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Disk/partition protection for test environment RRS feed

  • Question

  • Hi everybody,

    I recently stepped on steadystate while searching for a possibility to keep my system clean. For explanation: I need to install/test much software and so windows keeps getting wasted at regular intervals.
    I want to use steadystate for a test environment of unknown software/drivers on Windows XP.
    I imagine the following scenario:
    - System and programs are protected from any changes
    - Data is saved on an unprotected partition

    Following should be possible:
    - I should be able to install and configure any software or drivers (I must have admin privileges)
    - the changes should be available until I decide to reset (not at predetermined date/time or for any reboot)
    - System/program updates and permanent changes (e.g. adding software permanently) should be possible

    Is this possible with steadystate?
    Can I also protect other partitions than C?
    What does steadystate do with junction points or symbolic links on a protected drive?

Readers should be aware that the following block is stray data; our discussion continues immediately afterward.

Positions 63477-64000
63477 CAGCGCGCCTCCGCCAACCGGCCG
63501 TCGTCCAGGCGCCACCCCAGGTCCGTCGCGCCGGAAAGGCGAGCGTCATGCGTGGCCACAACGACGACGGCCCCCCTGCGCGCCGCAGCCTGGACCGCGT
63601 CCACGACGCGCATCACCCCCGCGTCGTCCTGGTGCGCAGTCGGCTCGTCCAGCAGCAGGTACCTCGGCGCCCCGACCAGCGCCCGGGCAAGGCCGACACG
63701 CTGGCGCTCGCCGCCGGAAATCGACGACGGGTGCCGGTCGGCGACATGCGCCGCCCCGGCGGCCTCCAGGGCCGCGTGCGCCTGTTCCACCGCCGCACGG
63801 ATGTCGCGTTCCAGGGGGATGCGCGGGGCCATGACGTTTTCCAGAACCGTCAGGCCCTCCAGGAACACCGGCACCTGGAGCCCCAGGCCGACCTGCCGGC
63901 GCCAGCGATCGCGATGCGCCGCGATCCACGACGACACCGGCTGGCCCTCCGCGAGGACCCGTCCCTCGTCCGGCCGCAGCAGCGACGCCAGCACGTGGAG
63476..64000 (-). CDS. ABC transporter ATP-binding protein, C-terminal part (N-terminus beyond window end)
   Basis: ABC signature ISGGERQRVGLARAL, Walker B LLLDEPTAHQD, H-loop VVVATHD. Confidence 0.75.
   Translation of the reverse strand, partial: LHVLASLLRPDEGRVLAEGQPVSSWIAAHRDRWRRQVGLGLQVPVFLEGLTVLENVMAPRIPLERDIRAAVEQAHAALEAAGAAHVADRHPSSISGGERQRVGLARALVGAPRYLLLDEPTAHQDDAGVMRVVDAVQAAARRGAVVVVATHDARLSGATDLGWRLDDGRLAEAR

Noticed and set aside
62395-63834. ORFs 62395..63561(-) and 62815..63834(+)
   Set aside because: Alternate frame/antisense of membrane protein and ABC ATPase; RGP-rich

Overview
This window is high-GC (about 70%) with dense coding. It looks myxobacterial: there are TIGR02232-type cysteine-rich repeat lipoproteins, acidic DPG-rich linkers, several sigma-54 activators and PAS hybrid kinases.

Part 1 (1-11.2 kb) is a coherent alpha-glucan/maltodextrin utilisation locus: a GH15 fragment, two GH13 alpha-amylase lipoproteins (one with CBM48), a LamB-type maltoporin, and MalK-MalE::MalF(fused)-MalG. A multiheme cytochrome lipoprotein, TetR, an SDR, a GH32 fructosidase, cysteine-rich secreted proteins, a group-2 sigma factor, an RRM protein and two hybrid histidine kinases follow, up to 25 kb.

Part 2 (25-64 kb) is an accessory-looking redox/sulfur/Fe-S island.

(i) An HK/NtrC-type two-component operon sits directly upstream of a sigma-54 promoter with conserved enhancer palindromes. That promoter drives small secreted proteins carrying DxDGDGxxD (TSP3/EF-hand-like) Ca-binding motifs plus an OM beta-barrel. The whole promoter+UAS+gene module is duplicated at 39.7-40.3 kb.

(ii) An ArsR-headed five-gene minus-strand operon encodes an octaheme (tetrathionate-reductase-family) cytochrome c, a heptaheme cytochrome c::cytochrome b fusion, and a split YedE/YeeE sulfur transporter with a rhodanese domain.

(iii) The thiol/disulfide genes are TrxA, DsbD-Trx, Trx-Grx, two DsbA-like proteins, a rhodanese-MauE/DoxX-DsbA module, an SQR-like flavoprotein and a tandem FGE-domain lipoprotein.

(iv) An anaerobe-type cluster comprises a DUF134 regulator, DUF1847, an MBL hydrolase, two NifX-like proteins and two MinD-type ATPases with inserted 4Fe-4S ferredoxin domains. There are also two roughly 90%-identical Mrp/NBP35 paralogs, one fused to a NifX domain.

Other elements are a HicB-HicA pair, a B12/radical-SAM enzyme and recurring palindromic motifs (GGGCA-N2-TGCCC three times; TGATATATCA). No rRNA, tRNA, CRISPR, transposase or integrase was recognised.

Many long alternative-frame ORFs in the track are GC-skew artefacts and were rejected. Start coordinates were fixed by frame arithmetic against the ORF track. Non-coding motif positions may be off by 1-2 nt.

Hoping for enlightment :)
    Chris
    Friday, April 17, 2009 10:02 AM

Answers

  • What does steadystate do with junction points or symbolic links on a protected drive?
    Hi,

    Those are file system abstractions, and thus are ignored by Windows Disk Protection.



    Thanks,
    Rob Elmer
    Development Lead
    Windows SteadyState
    Tuesday, April 21, 2009 4:07 AM

All replies

  • Hi Chris, based on my knowledge, we can only use Windows Disk Protection to protect system partition. Symbolic links should not work under this situation. That is to say, we cannot use Windows Disk Protection to protect drive D or other partitions (I assume the system partition is C).


    Sean Zhu - MSFT
    Monday, April 20, 2009 7:16 AM
    Moderator
  • What does steadystate do with junction points or symbolic links on a protected drive?
    Hi,

    Those are file system abstractions, and thus are ignored by Windows Disk Protection.



    Thanks,
    Rob Elmer
    Development Lead
    Windows SteadyState
    Tuesday, April 21, 2009 4:07 AM